A diagram of MASTInc's life watch concept shows the sensor arrays for detecting the magnetic-moment behaviors of glucose molecules in the blood.
Blood analysis is a vital aspect of medical diagnostics, especially for individuals with diseases such as diabetes who must prick their fingers several times a day to monitor blood glucose levels. However, while drawing blood is only mildly invasive, patients and healthcare providers alike would gladly forgo it if they were presented with alternatives. One company is working on just such an alternative: magnetic sensors that can read the wealth of information contained in a single drop of blood.
Micromem Applied Sensor Technologies Inc.
(MASTInc; New York City; www.mastinc.com
) is developing magnetic sensors and sensor arrays that enable noninvasive diagnostic testing of blood, fluids, and tissue to identify and manage a variety of medical conditions, including diabetes and hypoxia. Consisting of an array of tiny magnetic sensors surrounded by a magnetic source, the technology is designed to be inserted into a future end device worn on the wrist called a 'life watch.'
The life watch concept involves using the sensors to continuously transmit magnetic energy at very low levels from the device into the arm. After absorbing the magnetic energy, the body returns a signal to the sensor array that indicates glucose levels and alerts patients to excursions. In the event of dangerous or life-threatening situations, others are alerted via wireless connectivity. For future glucose monitoring devices, the company says that its magnetic sensors will be calibrated to detect the specific magnetic-moment behaviors of glucose molecules in the blood at certain frequencies and measure these levels in a known unit volume.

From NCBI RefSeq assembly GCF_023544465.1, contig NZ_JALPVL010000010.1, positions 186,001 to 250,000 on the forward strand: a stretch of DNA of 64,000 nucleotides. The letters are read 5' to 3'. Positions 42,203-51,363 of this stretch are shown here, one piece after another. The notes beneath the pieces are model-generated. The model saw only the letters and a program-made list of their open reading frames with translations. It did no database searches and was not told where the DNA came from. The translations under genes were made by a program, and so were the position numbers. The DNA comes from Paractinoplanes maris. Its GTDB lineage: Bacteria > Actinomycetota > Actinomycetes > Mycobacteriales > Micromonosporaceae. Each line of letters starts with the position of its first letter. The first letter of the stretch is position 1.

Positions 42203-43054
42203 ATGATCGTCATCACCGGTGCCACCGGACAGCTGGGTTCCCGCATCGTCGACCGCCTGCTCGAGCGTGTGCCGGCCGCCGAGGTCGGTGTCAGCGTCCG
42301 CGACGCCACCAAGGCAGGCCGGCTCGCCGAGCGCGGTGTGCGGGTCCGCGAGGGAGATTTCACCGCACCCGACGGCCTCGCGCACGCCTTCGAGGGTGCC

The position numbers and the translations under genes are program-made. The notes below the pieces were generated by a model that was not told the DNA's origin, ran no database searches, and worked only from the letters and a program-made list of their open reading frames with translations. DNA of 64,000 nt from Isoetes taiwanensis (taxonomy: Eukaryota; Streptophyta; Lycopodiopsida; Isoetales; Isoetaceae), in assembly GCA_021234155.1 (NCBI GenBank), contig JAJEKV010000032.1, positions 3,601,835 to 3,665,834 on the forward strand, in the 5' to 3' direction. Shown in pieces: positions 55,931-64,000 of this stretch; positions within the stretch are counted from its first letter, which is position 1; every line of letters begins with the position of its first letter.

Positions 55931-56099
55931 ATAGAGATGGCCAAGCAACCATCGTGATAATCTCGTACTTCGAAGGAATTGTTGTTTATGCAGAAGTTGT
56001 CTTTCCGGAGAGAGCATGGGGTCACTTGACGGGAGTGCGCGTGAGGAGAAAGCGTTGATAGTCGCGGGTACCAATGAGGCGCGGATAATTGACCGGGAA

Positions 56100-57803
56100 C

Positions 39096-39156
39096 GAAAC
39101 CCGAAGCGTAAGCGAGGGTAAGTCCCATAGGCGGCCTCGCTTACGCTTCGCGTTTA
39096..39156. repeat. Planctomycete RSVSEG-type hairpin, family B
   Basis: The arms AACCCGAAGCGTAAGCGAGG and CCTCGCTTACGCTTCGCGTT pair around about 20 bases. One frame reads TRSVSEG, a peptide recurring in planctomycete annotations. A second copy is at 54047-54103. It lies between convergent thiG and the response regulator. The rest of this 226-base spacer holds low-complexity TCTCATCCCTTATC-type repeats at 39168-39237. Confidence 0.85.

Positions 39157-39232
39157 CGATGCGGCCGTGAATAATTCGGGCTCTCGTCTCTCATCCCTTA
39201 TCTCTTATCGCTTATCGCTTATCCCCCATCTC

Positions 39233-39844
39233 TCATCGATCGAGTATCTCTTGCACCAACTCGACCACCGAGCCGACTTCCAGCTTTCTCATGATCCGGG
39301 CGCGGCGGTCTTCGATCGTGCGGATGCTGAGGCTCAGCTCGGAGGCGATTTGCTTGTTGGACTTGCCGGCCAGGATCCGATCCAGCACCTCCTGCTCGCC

"Everything in the world exhibits a unique magnetic signature," explains MASTInc.'s president Steven Van Fleet. The problem is that no existing technology can achieve all three characteristics of ideal molecular imaging capable of deciphering that signature: high sensitivity, minimal background noise, and high temporal-spatial resolution. However, improved imaging specificity is possible if pathology is understood as the morphological and physiological consequences of deregulated molecular pathways, if the quality and diagnostic value of an image is characterized by its spatial resolution, and if target-specific or molecular imaging exploits molecular processes to generate image contrast, according to Van Fleet. "It is from these three challenges that the use of magnetic glucose signatures and other future markers represents a novel approach to medical diagnosis," he concludes.
The company's magnetic sensor array technology can be adapted to identify and measure any micronutrient or substance in the body with a unique magnetic signature, according to Van Fleet. Consequently, the company thinks that it can extend the invention to perform a range of other functions, including hypoxia detection, drug- and toxin-level monitoring, and portable field diagnostic medicine.
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